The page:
In 1981 Henry Cisneros became the first Hispanic mayor of a major American city. This object is a bumper sticker used during Henry Cisneros’ campaign for mayor of San Antonio. Henry Gabriel Cisneros was born in a neighborhood that bordered the predominately Mexican West side of San Antonio, Texas in 1947. Henry was the son of Elvira and George Cisneros, Elvira’s father was Romulo Munguia a renowned journalist from Mexico. Henry attended catholic school at the Church of the Little Flower then at the Central Catholic Marianist High School. After graduating high school, Henry attended Texas A&M University in 1964, and graduated in 1968 with a Bachelors of Arts in City Management. He continued his education at Texas A&M and got a Masters degree in Urban Regional Planning and then got an additional Masters from Harvard University in urban economics. Henry, having learned from his parents that education merit led to a better life, received a Doctor of Public Administration from George Washington University.

Henry Cisneros’ political career began after he returned to San Antonio from Washington D.C and took a teaching position at the University of Texas San Antonio. Henry noticed that the Mexican American community had been neglected for far too long and most city council members were all from wealthy zip codes. Henry decided to run for city councilman and won making him the youngest city councilman at the time. During his time as a councilman he allied himself with groups whose focus was to develop funding for Latino communities.  He would serve on the city council for six years.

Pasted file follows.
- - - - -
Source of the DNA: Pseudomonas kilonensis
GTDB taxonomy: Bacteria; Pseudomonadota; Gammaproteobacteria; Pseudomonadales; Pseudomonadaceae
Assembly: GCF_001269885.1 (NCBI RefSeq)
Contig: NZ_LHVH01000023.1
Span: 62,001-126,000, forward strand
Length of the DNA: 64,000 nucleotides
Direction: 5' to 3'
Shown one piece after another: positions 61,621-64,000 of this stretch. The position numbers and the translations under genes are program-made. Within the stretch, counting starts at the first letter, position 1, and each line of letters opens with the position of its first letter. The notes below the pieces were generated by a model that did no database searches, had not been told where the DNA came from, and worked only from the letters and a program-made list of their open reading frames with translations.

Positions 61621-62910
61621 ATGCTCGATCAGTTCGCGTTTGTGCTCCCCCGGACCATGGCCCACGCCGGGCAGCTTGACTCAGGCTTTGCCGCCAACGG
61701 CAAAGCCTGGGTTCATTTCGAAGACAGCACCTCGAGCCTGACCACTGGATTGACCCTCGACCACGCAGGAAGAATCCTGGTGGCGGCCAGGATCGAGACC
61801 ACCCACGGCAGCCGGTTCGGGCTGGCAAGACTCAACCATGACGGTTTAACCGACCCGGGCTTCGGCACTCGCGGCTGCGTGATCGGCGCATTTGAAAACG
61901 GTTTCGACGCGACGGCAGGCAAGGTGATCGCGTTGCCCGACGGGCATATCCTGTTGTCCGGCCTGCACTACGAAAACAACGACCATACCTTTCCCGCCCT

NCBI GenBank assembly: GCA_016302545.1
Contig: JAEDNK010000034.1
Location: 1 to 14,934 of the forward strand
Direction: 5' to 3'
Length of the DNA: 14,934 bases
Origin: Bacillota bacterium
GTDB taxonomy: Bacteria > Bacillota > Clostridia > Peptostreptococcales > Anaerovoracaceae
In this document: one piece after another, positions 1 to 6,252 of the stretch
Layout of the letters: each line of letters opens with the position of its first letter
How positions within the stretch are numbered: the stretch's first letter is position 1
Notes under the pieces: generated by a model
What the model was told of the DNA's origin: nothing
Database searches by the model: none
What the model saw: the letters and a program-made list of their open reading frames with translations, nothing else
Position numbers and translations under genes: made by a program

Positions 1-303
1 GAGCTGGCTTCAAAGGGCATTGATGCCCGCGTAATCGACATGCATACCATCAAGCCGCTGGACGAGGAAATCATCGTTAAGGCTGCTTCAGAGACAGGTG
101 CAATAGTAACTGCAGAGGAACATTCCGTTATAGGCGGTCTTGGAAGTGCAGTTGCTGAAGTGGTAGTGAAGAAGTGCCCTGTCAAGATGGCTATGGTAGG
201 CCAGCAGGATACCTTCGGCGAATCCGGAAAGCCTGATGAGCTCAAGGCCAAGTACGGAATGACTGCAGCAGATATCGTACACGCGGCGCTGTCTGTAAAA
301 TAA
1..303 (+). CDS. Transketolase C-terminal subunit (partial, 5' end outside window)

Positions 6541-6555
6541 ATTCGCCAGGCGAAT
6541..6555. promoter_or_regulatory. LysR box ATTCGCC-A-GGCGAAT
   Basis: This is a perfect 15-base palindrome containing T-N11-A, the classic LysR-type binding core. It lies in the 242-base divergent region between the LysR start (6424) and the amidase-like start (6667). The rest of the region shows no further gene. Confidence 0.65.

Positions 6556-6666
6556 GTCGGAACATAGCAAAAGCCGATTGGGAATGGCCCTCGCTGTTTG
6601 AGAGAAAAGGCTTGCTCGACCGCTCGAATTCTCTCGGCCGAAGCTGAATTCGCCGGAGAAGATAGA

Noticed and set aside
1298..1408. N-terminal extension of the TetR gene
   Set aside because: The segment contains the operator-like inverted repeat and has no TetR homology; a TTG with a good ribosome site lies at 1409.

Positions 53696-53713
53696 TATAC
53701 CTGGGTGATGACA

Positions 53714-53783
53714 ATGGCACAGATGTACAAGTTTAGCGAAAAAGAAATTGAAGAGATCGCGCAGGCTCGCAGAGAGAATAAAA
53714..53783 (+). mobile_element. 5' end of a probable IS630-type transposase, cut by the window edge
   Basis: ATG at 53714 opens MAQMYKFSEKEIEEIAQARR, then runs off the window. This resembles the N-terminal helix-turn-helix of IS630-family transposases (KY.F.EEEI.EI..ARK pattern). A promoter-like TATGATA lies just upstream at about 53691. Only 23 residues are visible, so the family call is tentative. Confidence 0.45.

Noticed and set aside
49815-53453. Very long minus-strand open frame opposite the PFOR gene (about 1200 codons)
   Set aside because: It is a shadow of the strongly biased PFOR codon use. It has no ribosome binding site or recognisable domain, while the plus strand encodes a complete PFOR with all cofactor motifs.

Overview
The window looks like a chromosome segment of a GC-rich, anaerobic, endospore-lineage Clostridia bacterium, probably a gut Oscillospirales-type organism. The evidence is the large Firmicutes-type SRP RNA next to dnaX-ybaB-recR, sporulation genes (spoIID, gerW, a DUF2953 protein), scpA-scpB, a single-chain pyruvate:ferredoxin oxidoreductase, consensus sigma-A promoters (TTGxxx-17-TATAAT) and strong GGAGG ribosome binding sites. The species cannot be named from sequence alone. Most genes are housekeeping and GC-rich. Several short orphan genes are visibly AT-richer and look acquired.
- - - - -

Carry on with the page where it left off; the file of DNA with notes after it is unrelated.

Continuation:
2015_1_1In 1981 Henry Cisneros decided to seek candidacy for mayor of San Antonio. He ran as and an independent and his campaign focused on the future San Antonio could have. Cisneros’ was able to appeal and unite wealthy conservatives of San Antonio as well as the Mexican American community. Gathering national attention during the campaign, Henry was featured in publications such as the Wall Street Journal, Vanity Fair, and Esquire. Cisneros was also listed as one of the 10 rising stars in politics. Henry won the election making him the first Mexican-American mayor since 1842. The last Mexican-American mayor of San Antonio had been Juan Seguin. At the time San Antonio was the 10th largest city in the country. Cisneros went on to get reelected three more times, winning by large margins including 94% of the vote in 1983. Cisneros was popular not only with the Hispanic community but with all ethnic groups in the area.

Henry was mayor of San Antonio for 8 years, during this time he focused on developing economic growth and promoted cooperation between all ethnic groups in San Antonio. During his time as mayor Cisneros was was able to convince both Sea World, and Fiesta Texas to invest in San Antonio. He was also able to get the city to approve construction of the Alamodome and helped to get Pope John Paul II to visit San Antonio during his tour of the United States. He was even named “Texas Mayor of the Century” in Texas Monthly.